The SOA leaders reflect on the Strategic Plan, the combination proposal and challenges for the professionMAY 2019
From left to right: 2017–2018 SOA President Mike Lombardi, 2018–2019 SOA President James M. Glickman and SOA Executive Director Gregory W. Heidrich at the SOA headquarters in Schaumburg, Illinois. Not pictured: 2019–2020 SOA President Andrew D. Rallis. Kenneth L Dixon Photography
Leaders from the Society of Actuaries (SOA) gathered at the Schaumburg, Illinois, headquarters to reflect on the past year and to share their perspectives on the future of the organization and the actuarial profession. These discussions were with 2017–2018 SOA President Mike Lombardi, FSA, CERA, FCIA, MAAA; 2018–2019 SOA President James M. Glickman, FSA, MAAA, CLU; 2019–2020 SOA President Andrew D. Rallis, FSA, MAAA; and SOA Executive Director Gregory W. Heidrich.
In this first part of their conversation, they discuss the SOA 2017–2021 Strategic Plan and key activities from 2018.
Q: What is the SOA’s strategy, and how does it advance the actuarial profession?
Heidrich: Our Strategic Plan sets the overall direction for the organization and provides a framework that allows us to concentrate efforts and resources to advance the profession. Using the plan, we can align the objectives we’re pursuing around consistent themes. We’ve done that for many years now, and our Board of Directors uses the Strategic Plan to give us that focus and sense of purpose. We are focused on providing great education and research, maintaining the relevance of the profession and serving the public. To do that, we must continue offering the most respected credentials in the world and be global in our aspirations.
Glickman: The Strategic Plan covers a five-year period and is designed to be flexible enough to adjust to the current environment. It is the Board’s responsibility, which they take very seriously, to continually scan the environment and deal with any important issues as they arise.
Q: What strategic imperatives did the SOA focus on in 2018? Did you make progress?
Lombardi: This past year, I urged us to stay focused on maintaining our value as actuaries. That allows us—the membership—to prepare for and adapt to challenges on the horizon and act on potential opportunities. I was pleased to see how three key items played out during my presidency:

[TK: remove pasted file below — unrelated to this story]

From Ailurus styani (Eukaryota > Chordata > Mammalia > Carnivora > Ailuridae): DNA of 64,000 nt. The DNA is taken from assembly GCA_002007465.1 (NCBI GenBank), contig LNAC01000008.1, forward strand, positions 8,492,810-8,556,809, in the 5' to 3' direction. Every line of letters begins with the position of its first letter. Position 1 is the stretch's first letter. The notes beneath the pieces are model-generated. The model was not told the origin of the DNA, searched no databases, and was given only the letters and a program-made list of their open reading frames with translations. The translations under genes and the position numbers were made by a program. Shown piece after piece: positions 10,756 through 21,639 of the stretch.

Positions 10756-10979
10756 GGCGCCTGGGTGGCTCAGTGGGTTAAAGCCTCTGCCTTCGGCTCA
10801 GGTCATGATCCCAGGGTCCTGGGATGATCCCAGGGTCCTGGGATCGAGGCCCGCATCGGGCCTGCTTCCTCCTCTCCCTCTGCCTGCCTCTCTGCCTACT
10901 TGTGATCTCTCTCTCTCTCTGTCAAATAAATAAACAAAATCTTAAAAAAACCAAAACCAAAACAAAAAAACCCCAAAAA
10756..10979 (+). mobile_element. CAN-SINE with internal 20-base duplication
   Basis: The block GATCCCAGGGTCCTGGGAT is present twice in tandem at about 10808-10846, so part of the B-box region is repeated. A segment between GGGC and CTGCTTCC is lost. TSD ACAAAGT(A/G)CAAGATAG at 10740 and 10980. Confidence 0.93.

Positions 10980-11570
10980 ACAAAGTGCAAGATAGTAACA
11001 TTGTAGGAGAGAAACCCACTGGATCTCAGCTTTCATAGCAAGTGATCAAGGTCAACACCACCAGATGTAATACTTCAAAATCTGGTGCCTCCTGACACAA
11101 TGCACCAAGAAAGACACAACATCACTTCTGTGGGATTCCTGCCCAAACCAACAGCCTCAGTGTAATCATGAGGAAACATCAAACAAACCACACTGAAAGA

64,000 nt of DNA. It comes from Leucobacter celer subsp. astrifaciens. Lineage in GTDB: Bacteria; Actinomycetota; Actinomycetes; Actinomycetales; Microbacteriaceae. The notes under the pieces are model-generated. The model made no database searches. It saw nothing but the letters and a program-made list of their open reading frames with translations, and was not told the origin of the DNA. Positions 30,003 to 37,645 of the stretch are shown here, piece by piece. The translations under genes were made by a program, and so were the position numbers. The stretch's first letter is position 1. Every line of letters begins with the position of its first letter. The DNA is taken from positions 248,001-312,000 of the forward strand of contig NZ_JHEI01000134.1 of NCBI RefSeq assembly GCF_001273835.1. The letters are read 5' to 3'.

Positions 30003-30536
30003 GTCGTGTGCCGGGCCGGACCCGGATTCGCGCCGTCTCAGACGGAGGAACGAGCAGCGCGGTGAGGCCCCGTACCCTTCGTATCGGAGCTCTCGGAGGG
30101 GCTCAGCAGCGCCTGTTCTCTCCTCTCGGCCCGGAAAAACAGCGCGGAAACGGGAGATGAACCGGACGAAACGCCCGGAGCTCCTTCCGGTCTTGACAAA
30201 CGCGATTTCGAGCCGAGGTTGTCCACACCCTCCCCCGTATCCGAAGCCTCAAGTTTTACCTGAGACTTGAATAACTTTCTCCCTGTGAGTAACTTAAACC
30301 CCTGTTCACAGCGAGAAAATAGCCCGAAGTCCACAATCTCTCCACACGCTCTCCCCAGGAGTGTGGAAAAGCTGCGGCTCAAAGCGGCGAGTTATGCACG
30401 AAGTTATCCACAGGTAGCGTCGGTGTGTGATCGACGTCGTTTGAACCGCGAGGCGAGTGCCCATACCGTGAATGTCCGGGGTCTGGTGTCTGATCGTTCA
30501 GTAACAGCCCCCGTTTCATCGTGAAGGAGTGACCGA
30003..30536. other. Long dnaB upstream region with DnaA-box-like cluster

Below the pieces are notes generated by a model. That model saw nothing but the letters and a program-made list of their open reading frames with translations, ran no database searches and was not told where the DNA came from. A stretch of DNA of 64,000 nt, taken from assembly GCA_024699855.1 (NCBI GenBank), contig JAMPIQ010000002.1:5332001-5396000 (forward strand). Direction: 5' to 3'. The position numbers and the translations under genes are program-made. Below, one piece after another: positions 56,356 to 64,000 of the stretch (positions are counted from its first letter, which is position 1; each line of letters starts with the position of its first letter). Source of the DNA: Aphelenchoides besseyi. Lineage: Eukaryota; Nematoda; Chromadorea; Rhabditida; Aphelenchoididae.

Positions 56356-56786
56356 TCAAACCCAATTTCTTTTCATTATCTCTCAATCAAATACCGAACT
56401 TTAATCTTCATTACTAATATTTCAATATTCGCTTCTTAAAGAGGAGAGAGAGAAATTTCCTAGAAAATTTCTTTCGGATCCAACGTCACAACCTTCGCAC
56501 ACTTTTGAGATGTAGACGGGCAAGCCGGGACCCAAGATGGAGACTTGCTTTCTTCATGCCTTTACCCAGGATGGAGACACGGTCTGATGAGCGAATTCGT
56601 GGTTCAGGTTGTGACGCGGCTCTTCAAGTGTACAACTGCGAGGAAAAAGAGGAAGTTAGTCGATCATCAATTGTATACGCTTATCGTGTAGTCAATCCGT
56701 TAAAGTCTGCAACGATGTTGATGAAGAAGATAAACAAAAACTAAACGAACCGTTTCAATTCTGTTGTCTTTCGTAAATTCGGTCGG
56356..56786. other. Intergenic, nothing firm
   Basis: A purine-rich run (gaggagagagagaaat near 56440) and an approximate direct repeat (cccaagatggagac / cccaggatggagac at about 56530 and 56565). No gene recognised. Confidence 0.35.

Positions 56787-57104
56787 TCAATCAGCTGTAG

- Collaboration with other actuarial organizations
- International growth of the organization
- Expansion of actuarial opportunities
We’ve made progress in each of these areas, which we’ll cover later in this discussion. However, our work is never done, and there is much more to do as we look forward.
Heidrich: We completed the nearly three-year project to bring more predictive analytics learning into our Associate of the Society of Actuaries (ASA) curriculum—that was a major push. We had nearly 3,000 new ASAs last year due to the changes in the curriculum, which is considerably more ASAs than we normally have in a given year. We think the addition of more predictive analytics in the curriculum is going to be very beneficial to our members and employers in the long term, so that was a big accomplishment in 2018.
We also brought forward a set of recommendations for young professional engagement with the organization. The Board recognized mid-year that we needed to complete a strategic review of that issue, so we created a new task force of millennial members to point us in the right direction and get us started. Their recommendations are now the basis for work we will be rolling out in 2019.
We also worked quite a bit on international efforts, which we will discuss later in greater depth.
Q: What do you think are the biggest strategic challenges facing the SOA and the profession?
Lombardi: The biggest challenge facing the profession is making sure the actuarial profession stays relevant. When we look at data science and analytics, and a variety of other changes in markets, it’s obvious other professions and disciplines are encroaching on our space. We must make sure our members remain fully up to speed and are trained to respond to the challenges we face. As an education and research organization, the SOA has much to contribute to that effort. One of the ways we’re addressing these challenges is by making sure our curriculum stays relevant. We recently changed our curriculum to incorporate predictive analytics in a much greater way than we have in the past, and as the environment changes we will continue to update the educational materials.
Heidrich: I agree with Mike. The single biggest issue is clearly the ongoing relevance of the actuarial profession when it’s faced with artificial intelligence (AI) and predictive analytics. I recently heard a story from a highly respected actuary with whom we work on many projects. He consults for insurance companies, and he noted that many of the projects he’s working on now will automate (essentially, take over) much of the reserve development work currently being done by actuaries in those organizations. He thinks we’ll see that happen within three to five years. That’s a big challenge for the profession.
Rallis: Yes, that’s the power of AI. What are the chances that machines will do the simple math for reserve calculations or the pricing calculations instead of us? Pretty high. I agree, the impact of new technologies is a critical issue for actuaries.
Heidrich: Six years ago, one of our SOA past presidents, Brad Smith, FSA, MAAA, FLMI, pointed toward this development. He was very concerned about it then, and it’s clear now that it’s happening all around us. Today, actuaries and actuarial employers are talking about these projects having a major effect in three to five years. That’s a short time frame to respond to those challenges and what they mean for the profession.